The Race to Replace Lost Revenue
Slashed fee income and a dismal lending environment have left banks and credit unions scrambling to replace lost revenues. It’s all about the bottom line. The reflexive response is to hike fees and subject consumers to new account conditions. “What fees can we introduce?” “Which fees can we increase?” “What new requirements should be required?” “Should we kill free checking?”
Needless to say, consumers are not happy. “What else are they going to take away?”
Besides hitting folks with new fees and terms, isn’t there some other way to improve the bottom line? Oh yeah, it’s called…
Financial institutions everywhere are gravitating towards “fees, fees, fees,” but too few are thinking about “sales.”
The Hurdles with Cross-Selling
Conventional marketing wisdom says it’s easier to generate additional business from existing relationships than it is to create new ones. If true, then why do banks and credit unions prioritize new acquisitions over building existing relationships?
Products-per-household at the average bank or credit union is low. Despite offering a wide range of services — everything from lending and savings products to insurance and investments — most financial institutions only meet a fraction of people’s needs, with a typical share-of-wallet hovering around 2 out of 10 products.
To remedy this, some financial institutions have deployed CRM systems, but CRM systems — while great at organizing data — don’t make sales happen. Ultimately, it boils down to the ability of the organization to generate sales appointments.
But that’s no easy task. Most frontline employees are “service representatives” and not “salespeople.” Helping others and reacting to their specific needs comes much more naturally to most people than does “selling.” Employees prefer “providing service” vs. “selling” because it’s emotionally more comfortable. Sales training yields mixed results because it fights against human nature.
Having spent the money to acquire existing relationships, it seems that the obvious solution is for banks and credit unions to build share-of-wallet, but what are financial institutions to do?
From Transactions to Interactions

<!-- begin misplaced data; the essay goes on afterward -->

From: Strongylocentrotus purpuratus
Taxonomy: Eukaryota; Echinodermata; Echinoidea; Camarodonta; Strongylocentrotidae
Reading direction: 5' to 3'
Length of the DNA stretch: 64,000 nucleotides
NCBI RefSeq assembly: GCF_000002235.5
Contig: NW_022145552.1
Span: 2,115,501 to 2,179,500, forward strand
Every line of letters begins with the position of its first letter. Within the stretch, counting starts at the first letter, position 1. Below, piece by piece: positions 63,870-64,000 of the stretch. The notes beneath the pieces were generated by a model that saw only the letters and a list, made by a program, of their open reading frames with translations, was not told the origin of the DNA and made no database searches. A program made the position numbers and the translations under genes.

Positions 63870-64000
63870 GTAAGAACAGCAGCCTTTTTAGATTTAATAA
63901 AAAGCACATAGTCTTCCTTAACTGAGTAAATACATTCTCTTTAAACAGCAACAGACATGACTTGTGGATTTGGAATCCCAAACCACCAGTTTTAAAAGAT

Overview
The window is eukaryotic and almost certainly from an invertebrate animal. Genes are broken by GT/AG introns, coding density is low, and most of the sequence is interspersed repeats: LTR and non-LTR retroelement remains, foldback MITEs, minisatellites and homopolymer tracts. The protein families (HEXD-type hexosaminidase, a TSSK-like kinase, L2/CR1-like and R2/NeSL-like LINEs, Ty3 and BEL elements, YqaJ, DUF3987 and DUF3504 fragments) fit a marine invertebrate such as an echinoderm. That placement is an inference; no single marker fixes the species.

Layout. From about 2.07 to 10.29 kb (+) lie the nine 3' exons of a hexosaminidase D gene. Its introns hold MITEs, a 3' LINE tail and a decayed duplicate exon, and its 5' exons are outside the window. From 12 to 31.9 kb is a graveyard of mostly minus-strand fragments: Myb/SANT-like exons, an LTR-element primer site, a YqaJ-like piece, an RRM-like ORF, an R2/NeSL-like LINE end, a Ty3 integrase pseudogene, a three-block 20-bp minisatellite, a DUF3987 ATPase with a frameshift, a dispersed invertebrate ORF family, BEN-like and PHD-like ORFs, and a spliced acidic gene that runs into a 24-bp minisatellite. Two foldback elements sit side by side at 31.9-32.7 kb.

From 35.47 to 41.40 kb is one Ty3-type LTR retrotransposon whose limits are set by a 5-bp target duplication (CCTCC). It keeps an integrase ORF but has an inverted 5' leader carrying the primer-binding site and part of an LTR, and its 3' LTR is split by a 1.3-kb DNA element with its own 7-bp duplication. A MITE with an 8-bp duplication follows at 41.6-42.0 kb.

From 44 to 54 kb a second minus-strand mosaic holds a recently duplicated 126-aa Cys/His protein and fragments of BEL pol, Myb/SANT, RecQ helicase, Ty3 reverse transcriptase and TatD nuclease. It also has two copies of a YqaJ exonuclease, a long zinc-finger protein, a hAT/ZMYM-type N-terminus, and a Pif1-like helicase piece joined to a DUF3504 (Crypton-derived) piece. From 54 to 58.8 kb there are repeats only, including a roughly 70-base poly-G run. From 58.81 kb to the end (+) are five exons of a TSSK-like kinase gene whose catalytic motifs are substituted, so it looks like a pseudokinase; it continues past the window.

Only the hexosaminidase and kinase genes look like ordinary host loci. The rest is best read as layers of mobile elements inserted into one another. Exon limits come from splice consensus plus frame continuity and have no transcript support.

Thousands of people hit your website and stop by your branches. It’s critical to maximize every one of these opportunities. Every touchpoint, every page view, every branch visit must be fully leveraged. But how do you pull it off when staff are uncomfortable selling? And how do you build sales without making people feel like they are being sold something?
The answer is dialogue.
People out there today are confused and looking for help. They come in wanting to discuss what’s on their mind, not just hear about the products you have to offer. Financial consumers aren’t necessarily looking for the cheapest provider either, e.g., the bank or credit union with the best rate. Give them straightforward advice, provide helpful information and make it easy to find answers, and they’ll trust you.
If you’re prepared, you can create conversations that give people the information they need to make better financial decisions, whatever those may be. Step up as an honest and informative knowledge advocate and people will consciously, deliberately choose to do business with you.
This is the magic of using an educational content strategy. With an end-to-end content marketing strategy, you can use financial education materials to organically trigger dialogue that create sales. Make it easy to spark natural conversations about financial services and sales appointments will schedule themselves. Best of all, building this level of trust will neutralize price as the primary factor in people’s decision-making process. All staff need to do is ask and answer people’s questions — a set of behaviors that fall well inside most employee’s comfort zone.
How It Works
Generating a steady flow of referrals and sales appointments takes two primary ingredients. First, you need the right content, strategically engineered to align with key products and/or core business lines. Second, you need an effective content delivery strategy. In order to be effective, it takes more than simply having educational content sitting idle on a website waiting for visitors. Delivery is the difference.
Step 1 – Become a resource for answers to people’s financial questions
- Provide easy to understand educational content on a wide range of financial topics
- Position it as a as a value added service under your brand
- Package it in a way that makes it easy to find what you want
- Present it online with “on demand” topic downloads that can be done from home and at the branch
- Showcase the exact representatives that can help with the topic of interest
Step 2 – Deliver the service online and in branches
- Integrate the content into your website in a way that engages the “transaction only” minded visitors
- Teach frontline employees the easy process of introducing the service using marketing materials that stress benefits and encourage people to ask for the help they need based on their own circumstances
- Provide the tools that make it easy for frontline employees to turn these dialogues into sales appointment using a “service” oriented approach
How It Pencils Out
Sales appointments lead to sales revenue. So, for example, let’s say each branch has four frontline employees that serve visitors every day. If each of them set one additional sales appointment per week, what would that be worth?
Of course not every appointment results in a sale. Assuming 80% qualify and 40% actually buy, each branch would be generating an additional $10,240 in revenue every month. That’s $122,880 per year. Over a 10-branch network, additional income would total $1,228,000 annually. With an associated cost of $100 or less per branch per month, that yields a gross margin of $1,213,600 — not too shabby.